Seattle Astronomical Society (SAS) organizes monthly star parties in area parks. These outdoor stargazing events are free, family-friendly, and open to the public. A typical star party gathering features observing through two or more different types of telescopes provided by SAS members, along with the opportunity to ask questions, discuss the observation process, and learn about astronomical topics. Weather cancels the event; last minute updates are available on their website.
To enhance your experience, you may want to download and print your own copy of the current Evening Sky Map at http://www.skymaps.com/downloads.html. This 2-page guide contains a detailed sky map, the current monthly sky calendar, and a descriptive list of the best objects to see with binoculars, a telescope, or using just your eyes. It is suitable for all stargazers including newcomers to astronomy. And, unlike other star charts on the Web, The Evening Sky Map will print clearly on any printer.
See the list below for the Upcoming Astronomy and Stargazing Events, or visit: http://www.seattleastro.org/news_and_events/star_parties
Stargazing at UW Seattle Theodor Jacobsen Observatory
A dedicated group of SAS volunteers offer twice-monthly programs April through October at the Theodor Jacobsen Observatory (TJO) on the University of Washington Seattle campus. The program includes a short presentation by SAS members and/or UW undergrads, history of the observatory and its beautiful telescope (over 100 years old), and if the weather permits, the dome is opened for views through the telescope.
See the list below for the Upcoming Astronomy and Stargazing Events, or visit: http://depts.washington.edu/astron/outreach/jacobsen-observatory/#a2
Stargazing in Tacoma
Tacoma Astronomical Society (TAS) hosts free public viewing sessions each month at Pierce College near Fort Steilacoom in Lakewood (about 10 miles south of Tacoma). There is no charge for stargazing and observing the night sky through TAS telescopes. However, donations are gladly accepted. The donations are used to further public education and outreach programs.
- On nights with clear skies TAS volunteers provide telescopic observations of the Moon, planets, star clusters, nebulae, galaxies, double stars and more. Each season boasts something new and exciting for frequent guests.
- On cloudy nights, indoor lectures, demonstrations and workshops will be available at public events regardless of the weather.
- Cancelled 2020-201 until further notice.
Find stargazing clubs in your areas: Clubs & Events | Night Sky Network (nasa.gov)
What to bring to an outdoor stargazing event or “star party”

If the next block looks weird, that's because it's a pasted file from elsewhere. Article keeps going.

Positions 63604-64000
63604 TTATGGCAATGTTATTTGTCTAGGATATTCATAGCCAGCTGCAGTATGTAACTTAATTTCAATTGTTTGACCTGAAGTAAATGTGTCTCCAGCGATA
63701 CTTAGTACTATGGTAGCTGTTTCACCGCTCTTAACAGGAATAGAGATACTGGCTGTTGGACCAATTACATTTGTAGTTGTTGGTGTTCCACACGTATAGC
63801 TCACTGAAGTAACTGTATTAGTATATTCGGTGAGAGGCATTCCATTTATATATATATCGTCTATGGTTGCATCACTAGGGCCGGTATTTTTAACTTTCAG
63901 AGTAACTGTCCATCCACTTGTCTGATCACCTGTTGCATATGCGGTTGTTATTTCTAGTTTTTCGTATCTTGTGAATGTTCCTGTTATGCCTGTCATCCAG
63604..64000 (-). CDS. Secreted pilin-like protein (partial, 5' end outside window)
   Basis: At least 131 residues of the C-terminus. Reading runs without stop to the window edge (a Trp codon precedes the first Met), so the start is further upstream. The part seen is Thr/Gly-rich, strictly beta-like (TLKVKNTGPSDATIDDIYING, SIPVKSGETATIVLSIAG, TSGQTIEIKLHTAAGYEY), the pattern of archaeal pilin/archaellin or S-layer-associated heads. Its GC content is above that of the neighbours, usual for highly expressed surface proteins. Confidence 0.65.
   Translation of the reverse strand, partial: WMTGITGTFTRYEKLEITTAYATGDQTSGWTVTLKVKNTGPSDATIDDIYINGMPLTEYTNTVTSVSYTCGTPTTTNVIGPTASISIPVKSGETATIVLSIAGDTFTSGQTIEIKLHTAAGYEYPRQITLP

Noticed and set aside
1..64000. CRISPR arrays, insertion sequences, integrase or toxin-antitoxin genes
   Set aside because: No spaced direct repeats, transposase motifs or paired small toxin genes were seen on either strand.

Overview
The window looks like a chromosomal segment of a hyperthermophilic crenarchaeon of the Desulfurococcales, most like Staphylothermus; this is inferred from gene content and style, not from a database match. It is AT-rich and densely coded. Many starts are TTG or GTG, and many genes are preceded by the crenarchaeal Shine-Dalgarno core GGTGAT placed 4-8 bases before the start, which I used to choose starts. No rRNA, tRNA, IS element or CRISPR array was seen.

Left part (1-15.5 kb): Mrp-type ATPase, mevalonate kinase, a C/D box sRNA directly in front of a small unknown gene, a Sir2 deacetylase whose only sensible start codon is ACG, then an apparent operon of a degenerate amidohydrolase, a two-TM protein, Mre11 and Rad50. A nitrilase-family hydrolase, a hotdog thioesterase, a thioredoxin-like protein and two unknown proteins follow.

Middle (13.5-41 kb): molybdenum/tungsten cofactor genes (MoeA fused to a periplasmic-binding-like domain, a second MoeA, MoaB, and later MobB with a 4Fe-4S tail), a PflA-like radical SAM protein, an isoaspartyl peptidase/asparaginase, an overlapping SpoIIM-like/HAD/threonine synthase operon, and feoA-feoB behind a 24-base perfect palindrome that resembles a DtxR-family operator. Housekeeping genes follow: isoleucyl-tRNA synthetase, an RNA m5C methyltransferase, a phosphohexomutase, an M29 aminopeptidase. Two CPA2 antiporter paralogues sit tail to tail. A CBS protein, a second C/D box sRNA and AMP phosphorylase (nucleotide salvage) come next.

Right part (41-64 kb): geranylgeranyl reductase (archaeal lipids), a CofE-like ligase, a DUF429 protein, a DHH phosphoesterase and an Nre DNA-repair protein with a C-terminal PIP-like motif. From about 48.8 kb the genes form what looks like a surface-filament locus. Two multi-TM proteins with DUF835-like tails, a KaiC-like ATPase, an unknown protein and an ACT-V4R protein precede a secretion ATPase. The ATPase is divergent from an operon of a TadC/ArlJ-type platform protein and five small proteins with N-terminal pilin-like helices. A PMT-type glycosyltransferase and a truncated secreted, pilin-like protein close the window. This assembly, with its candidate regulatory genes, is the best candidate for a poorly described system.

If you have a telescope or binoculars you want to share, bring it along.
If you don’t have any stargazing equipment, group star parties typically have several different telescopes or binoculars brought by people attending who are happy to share. If you are thinking about getting a telescope, it can be a great opportunity to try and compare equipment and ask questions about cost and features.
Even in summer, it can get chilly at night and you will be standing most of the time. So, dress in layers warmer than you think you might need and wear comfortable shoes. Bring a thermos with something warm to drink (such as coffee, tea, or hot cider), plus a snack if you think you might need some extra energy.
Bring a red flashlight. Red light has almost no effect on our night vision. If you don’t have a red flashlight, put red cellophane over a white lens with a rubber band, or paint the lens in red nail polish, or cut a circular piece out of a red plastic report binder and place it under the lens.
Star Party do’s and don’ts
Arrive before dark to orient and introduce yourself. Check the weather report and plan to arrive no later than sunset, or up to 30 minutes prior.
If you come to a star party without a telescope, leave the parking spots closest to the observing site for those with heavy equipment to carry.
After dark, be especially careful around the telescopes: don’t move or turnaround quickly. There are cables connecting equipment that are easy to trip over in the dark. And remember to not use any white light, only red light (see “what to bring” above).
Do not use white flashlights anytime during a star party. It takes 20 to 30 minutes for your eyes to get dark-adapted and only a second or two of white light to make you start over again.
Do not touch the glass eyepiece of a telescope or binoculars.
Do not talk loud or be rowdy. Star-gazing is a quiet, peaceful activity.
Do not litter…pack it in, pack it out!
Do ask questions of other more experienced attendees. Stargazers love to talk about their hobby and are usually happy to answer questions.
Other recent and exciting stargazing and space events